The World Bank: Apps for Development
In October 2010, the World Bank invited the founder of BOALT, Adam Boalt, to be one of five speakers including Tim O’Reilly when they made their data publicly available to the world. The launch of the Open Data Initiative was a big step for the World Bank since they have always been under scrutiny, and our agency was honored to be part of this historic event. This particular initiative launched with an array of data sets, including the World Development Indicators, Africa Development Indicators, and Millennium Development Goal Indicators.
Adam’s presentation was unlike most presenters’, who were using the GDP as a benchmark comparable against their findings. He provided practical viewpoints on how data could be used to help people. For example, he talked about his award for the Apps for Democracy submission D.C. Historic Tours and how it played a critical role in jumpstarting the open data initiative. He also spoke about a group of technology enthusiasts who got together after the contest and worked together on building an iPhone application that lets you know how safe you are by using recent crime data, helping tourists find their way safely around the city.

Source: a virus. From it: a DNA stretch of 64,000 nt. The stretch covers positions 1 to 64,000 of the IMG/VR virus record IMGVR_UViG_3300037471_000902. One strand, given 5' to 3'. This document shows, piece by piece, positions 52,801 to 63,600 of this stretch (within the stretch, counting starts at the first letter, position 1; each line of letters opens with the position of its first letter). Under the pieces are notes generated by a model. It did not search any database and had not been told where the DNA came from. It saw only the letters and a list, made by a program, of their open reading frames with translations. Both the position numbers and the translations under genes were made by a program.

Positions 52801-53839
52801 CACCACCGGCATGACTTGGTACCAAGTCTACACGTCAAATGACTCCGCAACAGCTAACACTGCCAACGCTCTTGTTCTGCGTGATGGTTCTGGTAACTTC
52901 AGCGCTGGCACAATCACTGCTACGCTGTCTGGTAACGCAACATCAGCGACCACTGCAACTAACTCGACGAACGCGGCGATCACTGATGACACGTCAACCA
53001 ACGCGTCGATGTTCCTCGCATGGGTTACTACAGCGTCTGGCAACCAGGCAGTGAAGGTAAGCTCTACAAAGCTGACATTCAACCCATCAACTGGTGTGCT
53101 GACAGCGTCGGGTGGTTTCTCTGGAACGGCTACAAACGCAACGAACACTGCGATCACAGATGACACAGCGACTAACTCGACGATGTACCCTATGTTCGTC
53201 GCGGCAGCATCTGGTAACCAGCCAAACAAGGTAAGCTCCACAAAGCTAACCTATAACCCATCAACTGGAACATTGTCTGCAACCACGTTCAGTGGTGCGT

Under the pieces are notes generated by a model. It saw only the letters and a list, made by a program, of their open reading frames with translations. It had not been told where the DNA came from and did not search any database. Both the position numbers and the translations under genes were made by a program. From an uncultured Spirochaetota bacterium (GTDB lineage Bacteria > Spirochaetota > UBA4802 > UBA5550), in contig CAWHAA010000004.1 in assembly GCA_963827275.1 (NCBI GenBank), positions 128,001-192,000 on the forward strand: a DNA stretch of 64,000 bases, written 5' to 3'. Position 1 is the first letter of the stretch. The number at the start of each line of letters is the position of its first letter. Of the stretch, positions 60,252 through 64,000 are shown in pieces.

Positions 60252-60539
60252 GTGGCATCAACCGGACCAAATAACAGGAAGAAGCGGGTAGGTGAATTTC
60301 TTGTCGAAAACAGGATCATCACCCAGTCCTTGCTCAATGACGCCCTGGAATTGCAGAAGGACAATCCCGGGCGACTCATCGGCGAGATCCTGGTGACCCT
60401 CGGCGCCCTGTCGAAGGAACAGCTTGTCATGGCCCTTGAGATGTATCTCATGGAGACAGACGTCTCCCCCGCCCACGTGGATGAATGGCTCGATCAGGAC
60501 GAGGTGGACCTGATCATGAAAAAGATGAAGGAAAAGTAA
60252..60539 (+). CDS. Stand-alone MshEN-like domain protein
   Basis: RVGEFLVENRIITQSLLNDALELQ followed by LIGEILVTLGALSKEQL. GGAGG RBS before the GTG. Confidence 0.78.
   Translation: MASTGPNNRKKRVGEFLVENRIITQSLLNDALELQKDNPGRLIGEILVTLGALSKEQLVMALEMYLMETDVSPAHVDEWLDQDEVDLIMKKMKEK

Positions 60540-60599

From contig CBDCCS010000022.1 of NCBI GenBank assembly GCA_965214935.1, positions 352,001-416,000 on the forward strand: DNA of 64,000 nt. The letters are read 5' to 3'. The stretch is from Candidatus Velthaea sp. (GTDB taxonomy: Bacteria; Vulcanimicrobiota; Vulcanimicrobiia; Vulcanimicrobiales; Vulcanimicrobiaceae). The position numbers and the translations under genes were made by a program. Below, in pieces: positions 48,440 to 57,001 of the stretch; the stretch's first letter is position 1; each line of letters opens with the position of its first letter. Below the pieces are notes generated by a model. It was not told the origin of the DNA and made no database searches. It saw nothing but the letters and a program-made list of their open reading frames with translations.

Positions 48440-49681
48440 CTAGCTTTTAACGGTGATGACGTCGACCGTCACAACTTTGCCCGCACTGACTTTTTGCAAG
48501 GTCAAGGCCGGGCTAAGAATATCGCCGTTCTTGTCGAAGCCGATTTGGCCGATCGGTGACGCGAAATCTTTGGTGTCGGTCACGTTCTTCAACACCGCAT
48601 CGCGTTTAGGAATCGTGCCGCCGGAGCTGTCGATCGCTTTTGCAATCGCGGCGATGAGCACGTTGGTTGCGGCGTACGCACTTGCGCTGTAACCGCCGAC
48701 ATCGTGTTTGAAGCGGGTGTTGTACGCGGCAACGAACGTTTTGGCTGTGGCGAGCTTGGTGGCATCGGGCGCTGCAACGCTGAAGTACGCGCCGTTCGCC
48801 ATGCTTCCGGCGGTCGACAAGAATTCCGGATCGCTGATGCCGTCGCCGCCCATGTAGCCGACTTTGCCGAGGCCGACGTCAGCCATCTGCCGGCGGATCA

The most interesting part of the talk described how Adam got together with some M.I.T. students and helped them crowd source enough people to walk the Gulf Coast using high altitude balloons and kites to survey the damage caused by the B.P. oil spill. The imagery created was 10 thousand times higher resolution than NASA’s satellite imagery. This concept could be used globally to create data sets with a Creative Commons license that could then be studied further to assess the damage of natural disasters.